Sikorsky To Deliver New King Stallion Helicopters for the Navy
Matthew Greenwood posted on June 11, 2019 |

Sikorsky has been awarded a $1.13 billion contract to build 12 CH-53K King Stallion heavy-lift helicopters for the U.S. Navy.

The Stallion is the only helicopter that can lift 18 tons in a single flight—and can carry most of that weight over a hundred miles in sometimes difficult flying conditions. Its carrying capacity will exceed that of all other military helicopters.

The aircraft benefits from the latest in manufacturing and operations technology. In fact, Sikorsky and its parent company, Lockheed Martin, made significant investments in its manufacturing and workforce capabilities in order to make the Stallion. The production facility includes eight new titanium machining centers, a new final assembly test center with ergonomic work platforms across multiple levels, and 10-ton cranes. The factory floor is fully digitized, with all of the chopper’s features maintained in a digital system that the people making the aircraft can access from computer screens and tablets anywhere in the production process.

“We have transformed our factory for the future and implemented a model for all future helicopter programs,” said Sikorsky Program Director Bill Falk. “Additionally, our engineers have implemented the latest technologies such as manufacturing simulation and 3D laser inspection technology. These investments in systems, personnel, and our facilities have elevated Sikorsky's manufacturing technology and capabilities.”

The helicopter itself also incorporates next-generation technologies. It will feature an all-digital cockpit, three entirely new engines and composite rotor blades. Flight controls will have a “full authority fly-by-wire” option designed to significantly reduce pilot workload, increase safety and enhance situational awareness. While fly-by-wire technology is not new, the King Stallion will be the only one equipped with the “full authority” system.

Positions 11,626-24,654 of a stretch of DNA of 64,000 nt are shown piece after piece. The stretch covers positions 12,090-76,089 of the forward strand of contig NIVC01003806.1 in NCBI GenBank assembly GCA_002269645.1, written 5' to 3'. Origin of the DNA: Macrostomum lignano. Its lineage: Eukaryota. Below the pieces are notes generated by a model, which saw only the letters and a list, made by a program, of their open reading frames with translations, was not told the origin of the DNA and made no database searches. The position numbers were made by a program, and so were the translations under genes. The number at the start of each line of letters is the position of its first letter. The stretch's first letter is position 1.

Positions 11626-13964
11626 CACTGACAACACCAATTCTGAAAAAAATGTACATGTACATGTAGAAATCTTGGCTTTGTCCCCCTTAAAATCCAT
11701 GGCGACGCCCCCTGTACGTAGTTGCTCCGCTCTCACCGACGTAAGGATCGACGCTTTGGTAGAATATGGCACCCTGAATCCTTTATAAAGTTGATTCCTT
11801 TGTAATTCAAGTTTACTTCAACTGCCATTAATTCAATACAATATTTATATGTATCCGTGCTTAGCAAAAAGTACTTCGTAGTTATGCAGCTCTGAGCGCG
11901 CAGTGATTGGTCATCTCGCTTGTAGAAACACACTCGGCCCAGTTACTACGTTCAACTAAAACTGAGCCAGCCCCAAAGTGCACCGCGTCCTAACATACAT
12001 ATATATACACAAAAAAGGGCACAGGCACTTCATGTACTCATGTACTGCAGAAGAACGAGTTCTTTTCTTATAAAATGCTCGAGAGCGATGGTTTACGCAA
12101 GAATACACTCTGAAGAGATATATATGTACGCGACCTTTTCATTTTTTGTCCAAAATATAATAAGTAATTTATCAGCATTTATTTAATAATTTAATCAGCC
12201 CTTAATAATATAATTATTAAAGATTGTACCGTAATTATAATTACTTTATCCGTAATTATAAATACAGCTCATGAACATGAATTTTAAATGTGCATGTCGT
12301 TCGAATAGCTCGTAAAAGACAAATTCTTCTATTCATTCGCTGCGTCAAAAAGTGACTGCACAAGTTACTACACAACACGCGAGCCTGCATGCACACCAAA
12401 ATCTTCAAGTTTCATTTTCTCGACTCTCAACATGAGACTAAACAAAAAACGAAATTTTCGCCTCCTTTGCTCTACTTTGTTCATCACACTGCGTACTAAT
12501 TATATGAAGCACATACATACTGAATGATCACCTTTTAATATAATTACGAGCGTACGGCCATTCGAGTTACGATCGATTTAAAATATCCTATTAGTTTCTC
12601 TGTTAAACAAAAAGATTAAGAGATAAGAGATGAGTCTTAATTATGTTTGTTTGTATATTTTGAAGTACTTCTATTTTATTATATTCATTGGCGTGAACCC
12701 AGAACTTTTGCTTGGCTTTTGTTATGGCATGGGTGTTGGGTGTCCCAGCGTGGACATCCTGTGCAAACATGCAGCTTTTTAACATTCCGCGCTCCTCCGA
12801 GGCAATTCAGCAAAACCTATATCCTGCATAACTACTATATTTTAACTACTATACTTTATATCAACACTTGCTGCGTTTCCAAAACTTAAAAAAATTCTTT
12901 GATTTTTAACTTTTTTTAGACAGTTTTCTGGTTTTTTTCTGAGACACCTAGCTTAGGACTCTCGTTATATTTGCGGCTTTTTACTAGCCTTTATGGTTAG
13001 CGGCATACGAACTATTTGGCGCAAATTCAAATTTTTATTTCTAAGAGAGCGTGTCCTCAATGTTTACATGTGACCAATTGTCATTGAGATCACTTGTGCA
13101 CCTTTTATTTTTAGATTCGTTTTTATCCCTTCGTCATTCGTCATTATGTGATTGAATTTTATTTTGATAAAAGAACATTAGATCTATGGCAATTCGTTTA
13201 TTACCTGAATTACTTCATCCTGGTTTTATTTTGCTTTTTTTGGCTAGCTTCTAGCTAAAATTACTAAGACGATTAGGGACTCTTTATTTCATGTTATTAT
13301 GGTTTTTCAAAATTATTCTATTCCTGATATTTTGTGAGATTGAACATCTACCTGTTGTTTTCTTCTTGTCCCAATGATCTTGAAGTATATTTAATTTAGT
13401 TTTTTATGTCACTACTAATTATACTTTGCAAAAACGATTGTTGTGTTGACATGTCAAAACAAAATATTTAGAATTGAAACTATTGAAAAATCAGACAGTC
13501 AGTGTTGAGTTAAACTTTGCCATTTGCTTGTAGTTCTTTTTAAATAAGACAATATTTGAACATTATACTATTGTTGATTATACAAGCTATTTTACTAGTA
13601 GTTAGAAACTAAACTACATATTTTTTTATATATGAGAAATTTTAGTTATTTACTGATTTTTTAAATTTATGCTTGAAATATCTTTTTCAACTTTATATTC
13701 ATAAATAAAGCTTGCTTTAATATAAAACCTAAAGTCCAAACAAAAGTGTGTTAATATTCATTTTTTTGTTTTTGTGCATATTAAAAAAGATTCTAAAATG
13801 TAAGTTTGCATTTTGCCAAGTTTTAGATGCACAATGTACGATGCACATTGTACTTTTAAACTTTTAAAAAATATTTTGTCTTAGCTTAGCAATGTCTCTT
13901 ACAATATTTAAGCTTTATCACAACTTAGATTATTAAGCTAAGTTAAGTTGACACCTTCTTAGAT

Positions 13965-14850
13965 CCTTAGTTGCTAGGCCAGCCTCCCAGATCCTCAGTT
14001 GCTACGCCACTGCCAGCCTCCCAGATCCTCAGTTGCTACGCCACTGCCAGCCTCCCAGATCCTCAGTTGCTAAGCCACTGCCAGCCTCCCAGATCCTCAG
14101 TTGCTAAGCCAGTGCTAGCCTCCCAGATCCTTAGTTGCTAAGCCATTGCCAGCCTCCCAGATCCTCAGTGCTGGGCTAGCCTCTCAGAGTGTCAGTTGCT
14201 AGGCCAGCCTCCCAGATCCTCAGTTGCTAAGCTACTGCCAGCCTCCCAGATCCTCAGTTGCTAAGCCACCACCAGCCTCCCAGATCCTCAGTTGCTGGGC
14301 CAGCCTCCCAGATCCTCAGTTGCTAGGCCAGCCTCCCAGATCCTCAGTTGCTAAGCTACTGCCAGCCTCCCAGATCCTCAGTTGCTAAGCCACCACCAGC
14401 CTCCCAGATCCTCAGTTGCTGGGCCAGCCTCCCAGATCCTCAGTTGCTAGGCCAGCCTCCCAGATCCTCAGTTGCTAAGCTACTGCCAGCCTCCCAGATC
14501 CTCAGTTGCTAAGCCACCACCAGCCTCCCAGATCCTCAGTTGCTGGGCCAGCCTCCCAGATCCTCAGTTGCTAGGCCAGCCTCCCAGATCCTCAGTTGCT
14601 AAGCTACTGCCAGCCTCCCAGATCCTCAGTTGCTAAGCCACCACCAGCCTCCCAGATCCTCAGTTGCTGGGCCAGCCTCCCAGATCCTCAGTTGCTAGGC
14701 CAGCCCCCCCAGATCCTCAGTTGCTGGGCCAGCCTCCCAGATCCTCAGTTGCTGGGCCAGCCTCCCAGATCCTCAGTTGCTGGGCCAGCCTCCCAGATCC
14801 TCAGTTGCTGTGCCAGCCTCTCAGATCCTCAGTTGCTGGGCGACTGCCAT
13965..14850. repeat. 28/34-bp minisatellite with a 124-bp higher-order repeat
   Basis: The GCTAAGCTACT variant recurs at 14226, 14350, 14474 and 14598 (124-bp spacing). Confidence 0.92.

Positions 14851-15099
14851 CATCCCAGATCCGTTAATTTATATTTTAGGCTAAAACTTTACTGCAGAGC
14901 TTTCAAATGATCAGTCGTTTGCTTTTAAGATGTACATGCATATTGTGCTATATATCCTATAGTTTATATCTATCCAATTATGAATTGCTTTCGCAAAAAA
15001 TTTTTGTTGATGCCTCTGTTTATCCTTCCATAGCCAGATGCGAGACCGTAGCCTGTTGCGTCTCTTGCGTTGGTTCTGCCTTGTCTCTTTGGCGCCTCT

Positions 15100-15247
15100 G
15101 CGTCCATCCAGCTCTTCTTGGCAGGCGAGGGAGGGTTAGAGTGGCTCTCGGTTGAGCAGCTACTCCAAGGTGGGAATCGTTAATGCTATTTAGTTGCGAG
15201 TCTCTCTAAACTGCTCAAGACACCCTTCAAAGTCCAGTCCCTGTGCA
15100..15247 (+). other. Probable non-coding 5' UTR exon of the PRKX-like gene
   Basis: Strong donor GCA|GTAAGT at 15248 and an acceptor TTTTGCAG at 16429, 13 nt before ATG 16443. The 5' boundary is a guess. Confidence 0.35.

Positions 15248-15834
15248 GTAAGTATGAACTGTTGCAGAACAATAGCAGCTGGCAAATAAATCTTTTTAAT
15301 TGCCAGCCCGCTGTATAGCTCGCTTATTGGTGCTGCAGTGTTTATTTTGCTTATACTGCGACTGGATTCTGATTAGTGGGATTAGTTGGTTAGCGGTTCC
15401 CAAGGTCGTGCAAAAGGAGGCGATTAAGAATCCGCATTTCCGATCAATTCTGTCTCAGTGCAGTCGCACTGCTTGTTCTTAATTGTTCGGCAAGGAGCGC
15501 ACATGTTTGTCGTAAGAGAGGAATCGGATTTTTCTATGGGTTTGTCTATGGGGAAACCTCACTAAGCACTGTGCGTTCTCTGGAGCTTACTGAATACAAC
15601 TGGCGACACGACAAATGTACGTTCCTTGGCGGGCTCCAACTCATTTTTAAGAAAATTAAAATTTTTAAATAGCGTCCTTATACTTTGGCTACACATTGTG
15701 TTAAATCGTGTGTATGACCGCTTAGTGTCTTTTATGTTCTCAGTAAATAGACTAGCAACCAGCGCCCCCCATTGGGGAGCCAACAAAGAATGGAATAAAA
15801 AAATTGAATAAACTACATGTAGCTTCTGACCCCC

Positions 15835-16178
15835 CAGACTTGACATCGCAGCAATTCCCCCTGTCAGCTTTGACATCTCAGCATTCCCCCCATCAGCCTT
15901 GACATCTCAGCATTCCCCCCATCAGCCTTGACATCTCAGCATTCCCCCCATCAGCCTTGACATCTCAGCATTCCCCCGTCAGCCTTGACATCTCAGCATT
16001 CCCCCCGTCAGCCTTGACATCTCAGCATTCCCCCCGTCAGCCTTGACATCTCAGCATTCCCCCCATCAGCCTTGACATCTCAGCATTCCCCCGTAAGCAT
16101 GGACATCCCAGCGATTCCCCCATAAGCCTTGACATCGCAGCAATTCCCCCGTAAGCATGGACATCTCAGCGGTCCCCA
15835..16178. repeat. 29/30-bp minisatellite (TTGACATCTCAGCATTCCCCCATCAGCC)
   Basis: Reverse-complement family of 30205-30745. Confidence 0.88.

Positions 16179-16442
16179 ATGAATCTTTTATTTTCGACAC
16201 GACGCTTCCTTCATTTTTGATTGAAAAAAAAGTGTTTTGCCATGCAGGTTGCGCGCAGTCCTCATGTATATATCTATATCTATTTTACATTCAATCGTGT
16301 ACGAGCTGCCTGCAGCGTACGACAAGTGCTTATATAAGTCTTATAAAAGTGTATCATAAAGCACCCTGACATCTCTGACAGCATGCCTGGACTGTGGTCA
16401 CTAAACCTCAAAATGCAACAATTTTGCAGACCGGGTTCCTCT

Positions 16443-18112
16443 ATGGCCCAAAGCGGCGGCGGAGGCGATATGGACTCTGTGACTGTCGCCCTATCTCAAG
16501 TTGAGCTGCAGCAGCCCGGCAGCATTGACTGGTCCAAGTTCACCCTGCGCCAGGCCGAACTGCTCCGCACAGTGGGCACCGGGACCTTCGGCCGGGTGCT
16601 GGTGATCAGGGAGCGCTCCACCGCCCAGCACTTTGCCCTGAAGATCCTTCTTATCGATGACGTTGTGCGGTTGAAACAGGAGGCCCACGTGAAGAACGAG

CH-53K Flight Tests.

Sikorsky was awarded the contract despite problems and inefficiencies in the chopper’s test program and design problems in the aircraft itself. In fact, a recent Pentagon report pointed out a total of 126 design deficiencies. Overhauling design and production should help resolve these glitches, and company officials are confident that the Stallion is back on track.

“The majority of the technical issues that we’ve discovered over the 1,400 hours of flight test, nothing too terribly different than we would expect to find on a development program,” said Falk. “The majority of them are already resolved…we do have a set of issues that we still are in the process of resolving and demonstrating, but we’ve got a plan in place.”

Sikorsky will begin delivering the helicopters in 2022, and also provide spares and logistical support.

Read more about Sikorsky’s other choppers at at Advanced Automation Features Added to Sikorsky S-92 Variants.


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